May 20, 2013 — Rep. Trent Franks (R-Ariz.) said Friday that he will expand his proposed bill (HR 1797) that would ban abortion later in pregnancy in Washington, D.C., to apply nationwide, the Huffington Post reports.
The bill -- the District of Columbia Pain-Capable Unborn Child Protection Act -- would prohibit abortion after 20 weeks of pregnancy based on the disputed theory that a fetus can feel pain at that point. The measure directly challenges the Supreme Court's Roe v. Wade decision, which prohibits banning abortion prior to viability, typically up to 24 weeks (Bassett, Huffington Post, 5/17).
Last year, Franks introduced a nearly identical bill (HR 3803) that failed under a suspension of the rules, a procedure under which bills need the support of at least two-thirds of House members to pass (Women's Health Policy Report, 4/30).
Decision To Expand Abortion Ban
In a statement, Franks said the case of Kermit Gosnell spurred him to alter his bill to apply beyond the district. Last week, Gosnell was convicted of first-degree murder for the deaths of infants born alive after illegal abortion procedures.
"Indeed, let us not forget that, had Kermit Gosnell dismembered these babies before they had traveled down the birth canal only moments earlier, he would have, in many places nationwide, been performing an entirely legal procedure," Franks said.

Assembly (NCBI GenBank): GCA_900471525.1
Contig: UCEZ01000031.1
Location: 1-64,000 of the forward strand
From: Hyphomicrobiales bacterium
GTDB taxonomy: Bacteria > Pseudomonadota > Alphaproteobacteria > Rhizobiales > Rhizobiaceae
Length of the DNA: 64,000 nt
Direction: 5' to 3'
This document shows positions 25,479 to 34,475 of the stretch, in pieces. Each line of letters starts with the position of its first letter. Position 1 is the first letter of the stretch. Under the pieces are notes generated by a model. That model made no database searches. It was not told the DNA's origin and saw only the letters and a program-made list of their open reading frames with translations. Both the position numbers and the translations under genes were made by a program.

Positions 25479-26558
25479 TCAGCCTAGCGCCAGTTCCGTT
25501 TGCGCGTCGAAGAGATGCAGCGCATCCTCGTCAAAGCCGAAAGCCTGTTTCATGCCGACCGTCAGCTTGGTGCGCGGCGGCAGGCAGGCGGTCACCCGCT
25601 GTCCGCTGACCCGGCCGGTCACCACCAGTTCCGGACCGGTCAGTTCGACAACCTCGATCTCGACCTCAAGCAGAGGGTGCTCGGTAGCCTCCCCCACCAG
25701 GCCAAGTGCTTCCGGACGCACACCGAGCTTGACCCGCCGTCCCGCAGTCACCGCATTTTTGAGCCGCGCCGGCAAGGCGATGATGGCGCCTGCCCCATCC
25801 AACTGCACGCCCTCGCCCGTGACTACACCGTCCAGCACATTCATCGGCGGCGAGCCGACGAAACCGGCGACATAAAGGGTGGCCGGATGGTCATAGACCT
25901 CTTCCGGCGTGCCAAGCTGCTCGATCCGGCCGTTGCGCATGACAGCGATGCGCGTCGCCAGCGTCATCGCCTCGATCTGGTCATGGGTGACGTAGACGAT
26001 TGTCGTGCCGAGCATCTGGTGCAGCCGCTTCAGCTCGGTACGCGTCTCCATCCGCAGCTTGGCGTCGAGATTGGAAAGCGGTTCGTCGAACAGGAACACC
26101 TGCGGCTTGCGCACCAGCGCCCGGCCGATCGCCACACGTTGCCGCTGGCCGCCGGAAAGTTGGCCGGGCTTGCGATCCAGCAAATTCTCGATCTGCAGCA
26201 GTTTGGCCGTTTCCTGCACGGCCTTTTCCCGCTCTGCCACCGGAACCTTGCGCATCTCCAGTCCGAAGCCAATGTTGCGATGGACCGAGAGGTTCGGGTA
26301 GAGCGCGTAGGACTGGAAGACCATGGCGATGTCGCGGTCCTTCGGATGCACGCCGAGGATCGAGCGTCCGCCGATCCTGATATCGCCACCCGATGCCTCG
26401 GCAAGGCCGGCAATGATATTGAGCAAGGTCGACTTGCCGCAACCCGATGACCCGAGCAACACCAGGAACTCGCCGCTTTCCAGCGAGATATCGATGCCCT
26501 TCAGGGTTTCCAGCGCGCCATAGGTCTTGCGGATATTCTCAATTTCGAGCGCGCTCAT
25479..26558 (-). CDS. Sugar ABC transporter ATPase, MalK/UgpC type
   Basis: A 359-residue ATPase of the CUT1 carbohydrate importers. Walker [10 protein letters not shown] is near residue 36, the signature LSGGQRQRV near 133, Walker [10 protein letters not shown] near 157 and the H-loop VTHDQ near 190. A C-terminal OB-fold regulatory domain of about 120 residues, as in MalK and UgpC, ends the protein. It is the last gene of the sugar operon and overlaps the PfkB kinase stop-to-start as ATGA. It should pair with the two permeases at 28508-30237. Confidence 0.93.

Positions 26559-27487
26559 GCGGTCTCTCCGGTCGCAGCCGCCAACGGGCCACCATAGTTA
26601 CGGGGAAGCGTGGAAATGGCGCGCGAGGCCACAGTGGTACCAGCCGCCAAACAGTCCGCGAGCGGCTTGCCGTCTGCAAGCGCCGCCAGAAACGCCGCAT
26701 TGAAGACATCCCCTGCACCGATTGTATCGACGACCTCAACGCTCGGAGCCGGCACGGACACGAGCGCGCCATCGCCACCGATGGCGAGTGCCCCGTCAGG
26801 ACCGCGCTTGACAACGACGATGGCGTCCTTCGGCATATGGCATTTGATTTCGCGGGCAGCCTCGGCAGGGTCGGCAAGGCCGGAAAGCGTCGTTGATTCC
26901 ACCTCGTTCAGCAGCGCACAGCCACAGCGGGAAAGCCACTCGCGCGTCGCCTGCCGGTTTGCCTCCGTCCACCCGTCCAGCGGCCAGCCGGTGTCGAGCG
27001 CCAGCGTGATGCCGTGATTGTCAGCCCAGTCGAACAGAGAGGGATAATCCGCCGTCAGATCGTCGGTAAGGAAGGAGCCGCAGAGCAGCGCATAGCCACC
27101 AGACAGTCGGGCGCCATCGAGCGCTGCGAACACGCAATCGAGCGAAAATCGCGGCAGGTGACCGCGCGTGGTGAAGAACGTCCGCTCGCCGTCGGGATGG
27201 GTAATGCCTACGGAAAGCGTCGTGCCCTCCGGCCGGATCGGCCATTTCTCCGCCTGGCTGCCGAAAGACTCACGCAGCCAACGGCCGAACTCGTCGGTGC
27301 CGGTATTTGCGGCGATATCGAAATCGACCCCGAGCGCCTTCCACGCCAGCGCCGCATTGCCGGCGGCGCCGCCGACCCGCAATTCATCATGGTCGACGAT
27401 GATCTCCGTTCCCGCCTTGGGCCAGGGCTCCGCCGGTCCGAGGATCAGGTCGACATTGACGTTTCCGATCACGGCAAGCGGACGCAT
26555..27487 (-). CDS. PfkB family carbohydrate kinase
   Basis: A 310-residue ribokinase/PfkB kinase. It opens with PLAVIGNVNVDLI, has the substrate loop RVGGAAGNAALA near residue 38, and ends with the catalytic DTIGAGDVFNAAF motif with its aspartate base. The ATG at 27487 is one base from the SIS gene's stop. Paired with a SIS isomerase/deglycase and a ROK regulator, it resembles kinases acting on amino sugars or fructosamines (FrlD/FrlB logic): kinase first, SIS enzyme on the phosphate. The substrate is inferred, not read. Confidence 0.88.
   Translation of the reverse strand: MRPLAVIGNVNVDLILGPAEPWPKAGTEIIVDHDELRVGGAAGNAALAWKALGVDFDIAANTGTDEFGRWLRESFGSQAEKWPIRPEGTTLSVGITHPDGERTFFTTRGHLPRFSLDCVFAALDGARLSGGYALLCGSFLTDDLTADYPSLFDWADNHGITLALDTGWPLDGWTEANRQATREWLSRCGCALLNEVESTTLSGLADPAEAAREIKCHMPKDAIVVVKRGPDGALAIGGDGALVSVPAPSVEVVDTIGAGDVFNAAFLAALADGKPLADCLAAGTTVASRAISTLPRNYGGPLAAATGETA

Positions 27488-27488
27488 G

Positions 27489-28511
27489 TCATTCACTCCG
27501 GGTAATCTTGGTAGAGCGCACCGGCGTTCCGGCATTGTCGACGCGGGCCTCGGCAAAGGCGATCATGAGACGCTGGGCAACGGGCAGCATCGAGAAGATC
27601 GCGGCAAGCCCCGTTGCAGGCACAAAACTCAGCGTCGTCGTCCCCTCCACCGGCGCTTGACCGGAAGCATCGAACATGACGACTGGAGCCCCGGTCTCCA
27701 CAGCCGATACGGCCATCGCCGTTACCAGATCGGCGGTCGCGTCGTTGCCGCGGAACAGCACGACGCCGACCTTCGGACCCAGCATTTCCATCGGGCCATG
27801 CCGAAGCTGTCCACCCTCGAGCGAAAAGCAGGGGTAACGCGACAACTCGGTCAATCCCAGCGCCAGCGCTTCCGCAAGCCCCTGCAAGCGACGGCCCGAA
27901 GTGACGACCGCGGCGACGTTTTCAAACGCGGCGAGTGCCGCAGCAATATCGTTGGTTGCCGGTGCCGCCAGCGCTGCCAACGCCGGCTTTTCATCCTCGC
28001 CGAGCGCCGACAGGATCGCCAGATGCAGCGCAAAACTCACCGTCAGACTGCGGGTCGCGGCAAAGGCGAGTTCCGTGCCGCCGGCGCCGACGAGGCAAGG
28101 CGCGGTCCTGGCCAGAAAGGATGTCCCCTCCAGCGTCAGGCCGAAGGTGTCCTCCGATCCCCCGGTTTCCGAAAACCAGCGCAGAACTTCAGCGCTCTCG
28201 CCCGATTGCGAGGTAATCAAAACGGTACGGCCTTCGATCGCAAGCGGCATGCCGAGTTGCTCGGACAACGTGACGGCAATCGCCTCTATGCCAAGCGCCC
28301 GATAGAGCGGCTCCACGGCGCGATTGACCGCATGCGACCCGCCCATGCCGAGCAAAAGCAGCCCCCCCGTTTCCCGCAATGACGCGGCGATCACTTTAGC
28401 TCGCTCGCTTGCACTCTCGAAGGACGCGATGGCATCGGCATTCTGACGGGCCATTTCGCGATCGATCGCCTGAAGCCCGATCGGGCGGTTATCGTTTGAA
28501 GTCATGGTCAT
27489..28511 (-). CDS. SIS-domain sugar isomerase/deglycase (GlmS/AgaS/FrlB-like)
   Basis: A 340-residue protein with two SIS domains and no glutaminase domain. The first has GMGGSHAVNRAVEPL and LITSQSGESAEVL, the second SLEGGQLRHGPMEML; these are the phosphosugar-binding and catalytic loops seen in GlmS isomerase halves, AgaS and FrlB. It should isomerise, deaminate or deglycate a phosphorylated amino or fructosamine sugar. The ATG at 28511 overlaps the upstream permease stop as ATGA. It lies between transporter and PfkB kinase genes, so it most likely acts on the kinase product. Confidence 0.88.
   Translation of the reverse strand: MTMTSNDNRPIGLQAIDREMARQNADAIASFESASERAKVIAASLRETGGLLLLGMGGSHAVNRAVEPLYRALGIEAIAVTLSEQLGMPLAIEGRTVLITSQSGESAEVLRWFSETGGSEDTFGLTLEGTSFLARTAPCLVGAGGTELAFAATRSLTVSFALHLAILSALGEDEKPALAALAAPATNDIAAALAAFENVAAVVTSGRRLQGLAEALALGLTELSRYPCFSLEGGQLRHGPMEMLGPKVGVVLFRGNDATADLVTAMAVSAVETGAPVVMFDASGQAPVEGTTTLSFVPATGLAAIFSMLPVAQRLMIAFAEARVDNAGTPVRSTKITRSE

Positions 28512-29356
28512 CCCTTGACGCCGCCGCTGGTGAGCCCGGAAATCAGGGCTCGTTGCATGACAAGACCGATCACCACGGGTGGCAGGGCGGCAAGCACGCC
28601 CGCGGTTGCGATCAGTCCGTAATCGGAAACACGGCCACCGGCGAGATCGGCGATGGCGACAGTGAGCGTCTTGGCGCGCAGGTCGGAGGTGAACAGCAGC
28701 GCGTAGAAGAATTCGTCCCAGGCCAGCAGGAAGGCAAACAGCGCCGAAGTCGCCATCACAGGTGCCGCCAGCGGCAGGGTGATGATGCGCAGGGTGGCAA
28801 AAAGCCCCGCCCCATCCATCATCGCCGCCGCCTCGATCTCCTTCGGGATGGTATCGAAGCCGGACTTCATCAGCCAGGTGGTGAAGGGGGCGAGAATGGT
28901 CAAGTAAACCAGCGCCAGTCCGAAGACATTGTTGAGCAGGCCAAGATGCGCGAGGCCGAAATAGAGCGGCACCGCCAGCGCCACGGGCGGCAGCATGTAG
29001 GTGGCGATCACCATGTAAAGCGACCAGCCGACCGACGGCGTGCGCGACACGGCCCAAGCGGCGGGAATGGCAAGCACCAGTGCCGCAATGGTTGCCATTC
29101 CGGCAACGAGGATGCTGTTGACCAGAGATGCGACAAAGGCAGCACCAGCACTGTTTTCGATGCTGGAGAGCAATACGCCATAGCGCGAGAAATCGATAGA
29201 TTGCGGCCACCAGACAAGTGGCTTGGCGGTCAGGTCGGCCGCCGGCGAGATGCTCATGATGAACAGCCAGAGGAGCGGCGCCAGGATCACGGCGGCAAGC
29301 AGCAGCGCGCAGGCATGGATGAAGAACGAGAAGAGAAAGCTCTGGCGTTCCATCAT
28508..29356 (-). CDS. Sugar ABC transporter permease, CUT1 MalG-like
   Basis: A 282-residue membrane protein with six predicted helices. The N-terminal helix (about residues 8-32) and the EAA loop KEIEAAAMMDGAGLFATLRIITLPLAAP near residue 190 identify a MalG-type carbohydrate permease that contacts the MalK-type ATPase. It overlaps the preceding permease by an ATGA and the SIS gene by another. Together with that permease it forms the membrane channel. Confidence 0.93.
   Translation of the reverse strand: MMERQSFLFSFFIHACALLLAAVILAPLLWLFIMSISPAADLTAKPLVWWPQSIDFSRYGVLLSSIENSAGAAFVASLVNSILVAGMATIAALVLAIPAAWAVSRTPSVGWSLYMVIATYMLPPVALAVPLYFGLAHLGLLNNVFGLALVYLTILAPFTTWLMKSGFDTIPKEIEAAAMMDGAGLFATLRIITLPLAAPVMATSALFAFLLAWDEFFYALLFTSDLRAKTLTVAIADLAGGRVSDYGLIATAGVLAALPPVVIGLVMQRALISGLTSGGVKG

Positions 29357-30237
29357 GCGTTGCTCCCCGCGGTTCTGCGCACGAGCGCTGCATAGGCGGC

Abortions performed after 24 weeks are rare; CDC estimates that slightly more than 1% of procedures are conducted after that time and that most of those involve a severe fetal abnormality or are to protect the health of the woman (Huffington Post, 5/17).
This Week's Hearing
Franks will revise his measure Thursday at a hearing of House Judiciary Subcommittee on the Constitution. The bill could be approved by the House, but it has little chance of passing the Democrat-controlled Senate, according to The Hill's "Healthwatch" (Viebeck, "Healthwatch," The Hill, 5/17).
Delegate Eleanor Holmes Norton (D-D.C.) already planned to testify at the hearing against the bill on behalf of D.C. residents. In a statement Friday, she pledged to continue to fight for the measure's defeat now that it applies to many more women.
"With the help of women nationwide, we defeated the D.C. abortion ban bill on the House floor last Congress," Norton said, adding, "Now that the Franks bill will expressly target all U.S. women, we can expect an even stronger national response to this attack on women's health" (Huffington Post, 5/17).